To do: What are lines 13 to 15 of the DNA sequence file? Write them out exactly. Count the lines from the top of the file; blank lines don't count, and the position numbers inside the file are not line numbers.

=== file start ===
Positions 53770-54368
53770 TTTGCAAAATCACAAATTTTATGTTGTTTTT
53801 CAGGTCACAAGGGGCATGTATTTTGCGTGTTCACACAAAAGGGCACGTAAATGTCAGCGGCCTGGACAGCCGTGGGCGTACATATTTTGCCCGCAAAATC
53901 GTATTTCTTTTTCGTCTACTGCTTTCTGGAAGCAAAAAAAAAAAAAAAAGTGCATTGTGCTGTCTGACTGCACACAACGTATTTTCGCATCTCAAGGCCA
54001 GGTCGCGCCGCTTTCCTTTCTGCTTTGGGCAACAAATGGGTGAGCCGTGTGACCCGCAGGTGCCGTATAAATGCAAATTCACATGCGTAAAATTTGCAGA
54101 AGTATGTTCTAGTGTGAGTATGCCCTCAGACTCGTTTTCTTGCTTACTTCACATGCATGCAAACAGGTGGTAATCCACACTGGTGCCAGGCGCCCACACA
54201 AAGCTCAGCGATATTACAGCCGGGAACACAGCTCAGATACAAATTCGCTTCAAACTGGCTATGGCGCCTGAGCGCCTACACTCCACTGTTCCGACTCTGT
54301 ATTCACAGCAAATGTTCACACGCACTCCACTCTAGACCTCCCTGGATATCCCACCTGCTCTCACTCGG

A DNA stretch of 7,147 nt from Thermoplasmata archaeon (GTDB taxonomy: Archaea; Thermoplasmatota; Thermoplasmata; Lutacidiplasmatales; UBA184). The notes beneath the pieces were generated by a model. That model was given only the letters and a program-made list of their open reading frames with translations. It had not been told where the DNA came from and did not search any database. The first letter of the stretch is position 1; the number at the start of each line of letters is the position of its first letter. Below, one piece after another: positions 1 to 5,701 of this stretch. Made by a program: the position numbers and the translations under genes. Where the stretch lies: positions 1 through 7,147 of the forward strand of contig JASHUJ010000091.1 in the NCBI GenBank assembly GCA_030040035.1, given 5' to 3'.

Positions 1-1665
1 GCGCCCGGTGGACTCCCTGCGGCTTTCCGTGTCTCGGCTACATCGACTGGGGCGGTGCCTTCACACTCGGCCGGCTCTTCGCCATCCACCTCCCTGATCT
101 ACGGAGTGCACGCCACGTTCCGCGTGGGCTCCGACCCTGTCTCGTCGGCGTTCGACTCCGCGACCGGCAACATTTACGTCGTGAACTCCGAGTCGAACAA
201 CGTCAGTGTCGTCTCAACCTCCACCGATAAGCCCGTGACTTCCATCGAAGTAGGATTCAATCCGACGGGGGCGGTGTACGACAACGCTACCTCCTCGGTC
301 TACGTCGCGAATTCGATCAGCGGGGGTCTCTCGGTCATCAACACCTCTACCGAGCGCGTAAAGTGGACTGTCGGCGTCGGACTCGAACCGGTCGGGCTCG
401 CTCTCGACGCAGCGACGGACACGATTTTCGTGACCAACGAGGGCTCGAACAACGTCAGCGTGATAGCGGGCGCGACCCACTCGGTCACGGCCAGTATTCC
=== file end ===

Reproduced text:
201 CGTCAGTGTCGTCTCAACCTCCACCGATAAGCCCGTGACTTCCATCGAAGTAGGATTCAATCCGACGGGGGCGGTGTACGACAACGCTACCTCCTCGGTC
301 TACGTCGCGAATTCGATCAGCGGGGGTCTCTCGGTCATCAACACCTCTACCGAGCGCGTAAAGTGGACTGTCGGCGTCGGACTCGAACCGGTCGGGCTCG
401 CTCTCGACGCAGCGACGGACACGATTTTCGTGACCAACGAGGGCTCGAACAACGTCAGCGTGATAGCGGGCGCGACCCACTCGGTCACGGCCAGTATTCC